LELAND, NC (WECT) - It's every mother's worst nightmare. On Thursday, April 12, Shawn Winkler shot himself in the head in the garage of his Leland family home.
He died three days later at 30 years old.
"Shawn started out as a very happy, loving boy, " said his mother, Sarah Winkler, in a document she sent to WECT News.
On the day Shawn killed himself, Sarah said he began acting erratically and trashing his room.
"He just went ballistic. He started screaming at me," Sarah said. "He thought everyone was in on a scheme to make him think he was crazy.
"When he stood up from the couch, I noticed a gun flopping back and forth under his arm."
Shawn told his mother he was going to Holly Ridge to kill his girlfriend and five others.
"At that point, Shawn was so mentally unstable I did not know if he would actually use the gun, but I had this maternal instinct, like flags waving and mine were waving big time," Sarah said.
Sarah locked herself in her bedroom. She called 911 and within minutes, eight cops had her home surrounded.
"That's when I heard a pop sound," Winkler said. "It sounded like those plastic poppers at New Year's. The next thing I know, officers were running around everywhere putting up crime scene tape.
"I was told Sean shot himself in the head in the garage. He was still breathing when he got to the hospital. Once at the hospital, he tested positive for marijuana and meth."
With no insurance money, Sarah went the route of direct cremation. By doing that, an obituary isn't prepared for the deceased, so Winkler went on the Internet to write one herself.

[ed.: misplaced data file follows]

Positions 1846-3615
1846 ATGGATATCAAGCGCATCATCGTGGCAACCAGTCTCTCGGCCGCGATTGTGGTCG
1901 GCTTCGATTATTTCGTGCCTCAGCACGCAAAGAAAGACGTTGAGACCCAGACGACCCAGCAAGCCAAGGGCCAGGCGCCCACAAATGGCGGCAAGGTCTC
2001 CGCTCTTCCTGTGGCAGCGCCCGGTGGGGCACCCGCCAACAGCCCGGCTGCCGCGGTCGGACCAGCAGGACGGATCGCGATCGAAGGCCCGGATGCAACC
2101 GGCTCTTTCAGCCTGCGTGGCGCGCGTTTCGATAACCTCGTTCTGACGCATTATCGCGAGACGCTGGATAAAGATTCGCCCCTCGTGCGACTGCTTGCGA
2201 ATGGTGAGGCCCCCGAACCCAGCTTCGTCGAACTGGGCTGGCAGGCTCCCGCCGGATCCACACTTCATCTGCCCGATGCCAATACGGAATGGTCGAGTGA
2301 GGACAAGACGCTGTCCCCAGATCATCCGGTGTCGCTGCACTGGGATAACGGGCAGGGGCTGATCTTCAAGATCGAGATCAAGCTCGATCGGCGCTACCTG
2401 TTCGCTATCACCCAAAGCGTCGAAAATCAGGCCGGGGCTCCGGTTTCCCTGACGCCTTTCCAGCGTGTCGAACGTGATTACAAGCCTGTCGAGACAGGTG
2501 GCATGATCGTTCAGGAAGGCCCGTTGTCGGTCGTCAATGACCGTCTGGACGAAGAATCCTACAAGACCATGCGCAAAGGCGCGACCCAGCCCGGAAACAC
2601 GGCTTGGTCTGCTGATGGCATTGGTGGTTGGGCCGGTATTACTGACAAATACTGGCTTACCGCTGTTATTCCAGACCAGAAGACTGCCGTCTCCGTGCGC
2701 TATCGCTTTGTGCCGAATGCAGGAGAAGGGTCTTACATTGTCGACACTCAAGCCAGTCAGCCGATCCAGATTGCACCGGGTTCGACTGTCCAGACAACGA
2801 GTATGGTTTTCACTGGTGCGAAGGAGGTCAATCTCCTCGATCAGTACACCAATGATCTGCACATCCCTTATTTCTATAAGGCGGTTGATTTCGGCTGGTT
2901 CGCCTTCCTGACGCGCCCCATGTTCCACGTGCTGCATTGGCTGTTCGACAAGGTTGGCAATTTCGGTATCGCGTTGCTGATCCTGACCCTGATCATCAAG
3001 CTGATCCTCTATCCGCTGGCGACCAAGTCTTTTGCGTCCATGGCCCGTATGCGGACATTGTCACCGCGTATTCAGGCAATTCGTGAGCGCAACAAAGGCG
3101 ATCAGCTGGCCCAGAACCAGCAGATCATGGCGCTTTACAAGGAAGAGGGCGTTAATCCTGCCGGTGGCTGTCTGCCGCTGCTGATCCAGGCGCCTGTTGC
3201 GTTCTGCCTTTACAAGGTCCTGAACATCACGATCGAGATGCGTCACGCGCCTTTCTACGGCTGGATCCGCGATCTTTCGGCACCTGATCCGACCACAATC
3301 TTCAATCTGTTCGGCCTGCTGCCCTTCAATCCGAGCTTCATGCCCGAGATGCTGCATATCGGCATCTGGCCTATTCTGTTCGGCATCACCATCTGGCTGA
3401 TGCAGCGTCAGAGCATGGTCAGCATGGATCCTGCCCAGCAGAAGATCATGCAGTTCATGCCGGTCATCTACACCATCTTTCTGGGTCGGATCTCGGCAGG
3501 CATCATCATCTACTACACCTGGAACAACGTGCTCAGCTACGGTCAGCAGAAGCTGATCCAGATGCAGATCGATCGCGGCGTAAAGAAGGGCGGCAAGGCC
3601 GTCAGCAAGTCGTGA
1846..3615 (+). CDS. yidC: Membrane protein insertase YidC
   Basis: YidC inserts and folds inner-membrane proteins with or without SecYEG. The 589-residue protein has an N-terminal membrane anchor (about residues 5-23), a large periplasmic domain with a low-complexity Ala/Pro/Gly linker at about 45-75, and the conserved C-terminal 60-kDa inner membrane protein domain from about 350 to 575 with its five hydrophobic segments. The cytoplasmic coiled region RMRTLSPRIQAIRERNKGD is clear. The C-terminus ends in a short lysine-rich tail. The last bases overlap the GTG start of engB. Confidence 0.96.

"I have always been an honest, open book...blunt type of person. I don't need to sugarcoat anything," Winkler said.
Winkler discovered most obituaries said that in the event of suicide, it's customary to say "passed away suddenly" or "passed away unexpectedly."
"I thought to myself, what a strange society we live in with all the technology we have so readily available and yet where death, regardless of the reason, still seems to be a taboo subject," Winkler said.
So Sarah decided to tell the truth. The first line of the obituary reads:
She went on:
The final line may be the most brutally honest, and one Winkler says she hopes hits home to others who are affected by the drug crisis in our area or dealing with a suicide:
"My hope was that people get some sort of a shock treatment over this, like, 'Whoa, she said it,'" Sarah said. "What I wanted was someone to read that and see other people are going through this. There are people depressed with drug addiction and if they are not getting help, they are committing suicide. It's really going on."